Catching more criminals with innovative forensic imaging
EU-funded researchers are ready to market new, accurate and fast footwear detection and tyre-tracking technology to help solve more crimes and increase security across Europe.
© 3D-Forensics consortium, 2018
Footwear prints and tyre traces left behind at a crime scene are valuable pieces of evidence used to help catch criminals. However, the advanced methods used to gather such evidence in television dramas are far from the techniques used at a real crime scene. Today’s forensic investigators typically rely on photographs and traditional plaster casting to gather footwear and tyre evidence to help find felons.
The EU-funded 3D-FORENSICS/FTI project is hoping to revolutionise crime investigation technology and boost the number of crimes solved with an innovative 3D forensic information-capturing and data-analysing system for footwear and tyre tracks.
“Our expectation is that our system will help contribute to solving more crimes, more quickly and ultimately to reduce crime rates,” says Max Lucas, project coordinator and general manager at LUCAS Instruments in Germany.
Slow traditional methods
Currently, in more than half the countries in the EU, the crime detection rate is less than 70 %. In some countries, this rate falls below 50 %. While gathering and analysing forensic evidence like footprints is a crucial part of crime investigation, investigators rely on slow and perhaps outdated techniques. Photographs cannot provide key information such as tread depth, while plaster casting is time-consuming which mean this evidence is frequently left out of a case and the process can destroy forensic traces.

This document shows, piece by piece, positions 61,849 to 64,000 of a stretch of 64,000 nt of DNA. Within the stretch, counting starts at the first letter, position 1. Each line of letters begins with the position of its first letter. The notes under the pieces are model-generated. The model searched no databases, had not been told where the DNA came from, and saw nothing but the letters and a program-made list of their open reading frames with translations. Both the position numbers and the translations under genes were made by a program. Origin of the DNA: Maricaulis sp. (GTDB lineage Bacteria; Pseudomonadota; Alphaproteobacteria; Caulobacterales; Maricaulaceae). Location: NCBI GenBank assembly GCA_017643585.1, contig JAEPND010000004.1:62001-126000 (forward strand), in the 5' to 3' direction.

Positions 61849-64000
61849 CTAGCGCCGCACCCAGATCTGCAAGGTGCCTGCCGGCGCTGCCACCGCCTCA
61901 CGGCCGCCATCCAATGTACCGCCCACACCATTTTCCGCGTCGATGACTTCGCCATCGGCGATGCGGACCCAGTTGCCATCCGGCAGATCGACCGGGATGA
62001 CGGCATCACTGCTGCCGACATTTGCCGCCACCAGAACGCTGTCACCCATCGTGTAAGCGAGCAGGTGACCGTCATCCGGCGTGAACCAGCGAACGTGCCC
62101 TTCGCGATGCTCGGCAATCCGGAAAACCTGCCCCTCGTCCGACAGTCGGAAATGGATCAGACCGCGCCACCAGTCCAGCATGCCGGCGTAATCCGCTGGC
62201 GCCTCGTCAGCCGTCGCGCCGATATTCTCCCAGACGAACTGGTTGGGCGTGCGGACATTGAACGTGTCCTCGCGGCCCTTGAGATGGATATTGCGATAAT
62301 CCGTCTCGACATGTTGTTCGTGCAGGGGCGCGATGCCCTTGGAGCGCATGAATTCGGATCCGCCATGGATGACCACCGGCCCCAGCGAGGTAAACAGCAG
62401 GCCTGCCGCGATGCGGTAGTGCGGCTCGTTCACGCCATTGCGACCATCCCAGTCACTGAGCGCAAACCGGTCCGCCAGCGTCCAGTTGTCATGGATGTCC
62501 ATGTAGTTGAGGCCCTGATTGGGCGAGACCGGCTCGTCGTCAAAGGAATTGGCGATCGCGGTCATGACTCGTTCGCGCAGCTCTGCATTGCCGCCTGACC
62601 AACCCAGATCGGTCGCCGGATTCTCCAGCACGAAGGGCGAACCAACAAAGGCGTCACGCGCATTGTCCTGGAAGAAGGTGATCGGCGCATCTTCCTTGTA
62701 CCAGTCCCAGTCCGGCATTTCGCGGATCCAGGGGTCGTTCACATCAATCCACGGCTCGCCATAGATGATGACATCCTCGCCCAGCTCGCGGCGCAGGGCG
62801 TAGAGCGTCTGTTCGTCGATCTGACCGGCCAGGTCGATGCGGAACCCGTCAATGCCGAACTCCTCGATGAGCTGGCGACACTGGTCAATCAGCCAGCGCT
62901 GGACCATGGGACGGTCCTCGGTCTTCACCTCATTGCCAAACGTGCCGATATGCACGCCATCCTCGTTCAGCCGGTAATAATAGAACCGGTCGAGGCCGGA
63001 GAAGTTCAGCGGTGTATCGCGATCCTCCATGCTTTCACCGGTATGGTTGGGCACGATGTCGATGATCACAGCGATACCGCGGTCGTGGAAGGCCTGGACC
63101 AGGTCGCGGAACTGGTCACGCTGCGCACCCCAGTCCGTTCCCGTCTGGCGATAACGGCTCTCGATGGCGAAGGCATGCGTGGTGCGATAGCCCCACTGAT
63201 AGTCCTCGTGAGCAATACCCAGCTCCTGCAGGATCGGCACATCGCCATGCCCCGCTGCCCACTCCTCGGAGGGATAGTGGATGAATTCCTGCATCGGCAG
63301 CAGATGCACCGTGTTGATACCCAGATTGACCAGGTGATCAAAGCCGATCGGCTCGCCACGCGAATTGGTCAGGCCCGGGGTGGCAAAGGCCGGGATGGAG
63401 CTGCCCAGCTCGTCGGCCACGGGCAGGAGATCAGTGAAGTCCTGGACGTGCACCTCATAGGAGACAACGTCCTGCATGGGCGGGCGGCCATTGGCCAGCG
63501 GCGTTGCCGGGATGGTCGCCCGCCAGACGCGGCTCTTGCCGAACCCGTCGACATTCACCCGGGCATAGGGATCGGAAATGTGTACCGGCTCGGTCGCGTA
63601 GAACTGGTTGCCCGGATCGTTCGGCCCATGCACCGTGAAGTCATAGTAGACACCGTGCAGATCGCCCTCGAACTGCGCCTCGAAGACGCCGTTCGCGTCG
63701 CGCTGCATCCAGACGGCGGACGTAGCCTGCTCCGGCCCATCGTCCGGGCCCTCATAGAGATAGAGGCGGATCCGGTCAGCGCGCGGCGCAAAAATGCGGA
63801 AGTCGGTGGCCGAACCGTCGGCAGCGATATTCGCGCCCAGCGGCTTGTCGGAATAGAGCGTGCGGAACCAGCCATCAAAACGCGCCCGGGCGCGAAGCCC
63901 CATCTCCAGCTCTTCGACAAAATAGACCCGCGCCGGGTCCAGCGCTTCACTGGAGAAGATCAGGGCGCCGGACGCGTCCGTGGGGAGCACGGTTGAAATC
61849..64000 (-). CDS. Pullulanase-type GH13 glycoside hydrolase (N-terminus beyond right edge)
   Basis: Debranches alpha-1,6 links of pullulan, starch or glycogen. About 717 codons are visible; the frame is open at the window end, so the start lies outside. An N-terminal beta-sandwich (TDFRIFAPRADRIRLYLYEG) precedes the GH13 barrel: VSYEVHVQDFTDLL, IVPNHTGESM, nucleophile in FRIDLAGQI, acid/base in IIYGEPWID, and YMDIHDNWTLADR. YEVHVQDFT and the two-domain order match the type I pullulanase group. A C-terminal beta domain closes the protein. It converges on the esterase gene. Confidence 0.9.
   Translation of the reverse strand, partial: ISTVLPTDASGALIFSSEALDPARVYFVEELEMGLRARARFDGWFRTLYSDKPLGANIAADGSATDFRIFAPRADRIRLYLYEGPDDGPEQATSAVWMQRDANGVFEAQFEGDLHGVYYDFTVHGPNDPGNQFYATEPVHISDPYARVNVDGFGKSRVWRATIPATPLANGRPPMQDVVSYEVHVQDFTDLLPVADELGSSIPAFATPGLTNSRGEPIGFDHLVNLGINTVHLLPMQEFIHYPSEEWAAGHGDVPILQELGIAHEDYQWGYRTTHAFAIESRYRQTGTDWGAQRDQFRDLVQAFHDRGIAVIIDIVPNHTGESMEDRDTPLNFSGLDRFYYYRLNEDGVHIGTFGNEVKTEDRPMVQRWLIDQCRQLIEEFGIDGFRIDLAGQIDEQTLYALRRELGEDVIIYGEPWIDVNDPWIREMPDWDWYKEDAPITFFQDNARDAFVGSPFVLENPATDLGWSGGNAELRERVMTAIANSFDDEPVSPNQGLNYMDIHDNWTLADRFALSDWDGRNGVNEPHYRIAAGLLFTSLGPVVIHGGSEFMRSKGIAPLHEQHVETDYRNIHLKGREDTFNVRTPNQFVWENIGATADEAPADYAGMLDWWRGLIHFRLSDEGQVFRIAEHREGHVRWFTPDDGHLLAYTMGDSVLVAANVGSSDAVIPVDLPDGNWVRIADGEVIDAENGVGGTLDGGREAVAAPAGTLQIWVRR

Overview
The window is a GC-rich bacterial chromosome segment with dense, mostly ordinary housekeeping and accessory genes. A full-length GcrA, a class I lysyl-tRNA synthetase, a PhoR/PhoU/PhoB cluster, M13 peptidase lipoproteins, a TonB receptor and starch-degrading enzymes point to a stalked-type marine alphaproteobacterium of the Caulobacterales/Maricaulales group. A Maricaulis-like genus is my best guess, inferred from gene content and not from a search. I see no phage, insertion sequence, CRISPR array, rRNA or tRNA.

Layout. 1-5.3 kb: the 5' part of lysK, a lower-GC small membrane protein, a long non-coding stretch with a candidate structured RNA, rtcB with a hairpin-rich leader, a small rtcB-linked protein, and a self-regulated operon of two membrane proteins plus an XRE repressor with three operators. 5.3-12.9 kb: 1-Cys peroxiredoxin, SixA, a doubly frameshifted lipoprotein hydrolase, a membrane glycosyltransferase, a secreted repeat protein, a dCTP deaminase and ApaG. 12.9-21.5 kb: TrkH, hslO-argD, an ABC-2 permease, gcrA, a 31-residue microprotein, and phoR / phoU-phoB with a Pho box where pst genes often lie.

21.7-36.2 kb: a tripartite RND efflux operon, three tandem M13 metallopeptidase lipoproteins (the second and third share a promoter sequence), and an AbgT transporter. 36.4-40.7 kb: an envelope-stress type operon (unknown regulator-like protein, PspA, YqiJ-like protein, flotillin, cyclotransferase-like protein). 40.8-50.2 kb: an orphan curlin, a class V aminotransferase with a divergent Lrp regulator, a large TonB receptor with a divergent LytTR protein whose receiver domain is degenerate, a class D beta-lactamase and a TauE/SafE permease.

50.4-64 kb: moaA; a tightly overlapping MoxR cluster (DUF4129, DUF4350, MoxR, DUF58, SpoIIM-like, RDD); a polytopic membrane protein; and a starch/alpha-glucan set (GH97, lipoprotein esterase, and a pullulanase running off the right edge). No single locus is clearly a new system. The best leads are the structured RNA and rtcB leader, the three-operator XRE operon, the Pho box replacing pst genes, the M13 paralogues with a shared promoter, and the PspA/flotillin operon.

Now, 3D-FORENSICS/FTI scientists have developed optical 3D scanning technology that will make the work of investigation and identification experts easier. It will lead to the recording of more, better-quality information on crime-scene evidence.
The technology is made up of two main parts. The first is a hand-held or tripod-mounted 3D scanner used on-site by crime-scene investigators to record footwear and tyre traces. The device captures contact-free, colour images while carrying out 3D measurements.
The second part is the analysis software used by forensic experts based in the office. Once the data from the 3D scanner has been uploaded, the software analyses the characteristics of the footwear and tyre impressions. An investigator can then make comparisons with images from manufacturers’ databases and with marks found at other crime scenes.
3D-FORENSICS/FTI’s system can be used during the whole investigation procedure, from gathering the forensic evidence to a trial.
“Statistics show that footwear and tyre impressions are common traces at crime scenes after all, criminals must enter and leave the scene,” says Lucas. “Our system can significantly improve the recovery of footwear and tyre impressions, overcoming the disadvantages of the old methods and making the recording and analysis of these kinds of traces much easier.”
The project is now taking the prototype system developed by its predecessor EU-funded 3D-FORENSICS and making it ready to launch on the market. It has already successfully been demonstrated outdoors under conditions typically found at crime scenes by the Dutch police in the Zeeland-West-Brabant region.
The team is in talks with five police authorities and one forensic institute to further test the system for factors including resolution and accuracy. “As evidence from forensic processes can be used in court to determine guilt or innocence, it is absolutely critical to be able to rely on it,” says Lucas.
The next step is to finalise the business strategy for market launch, which is likely to happen in the first half of 2019.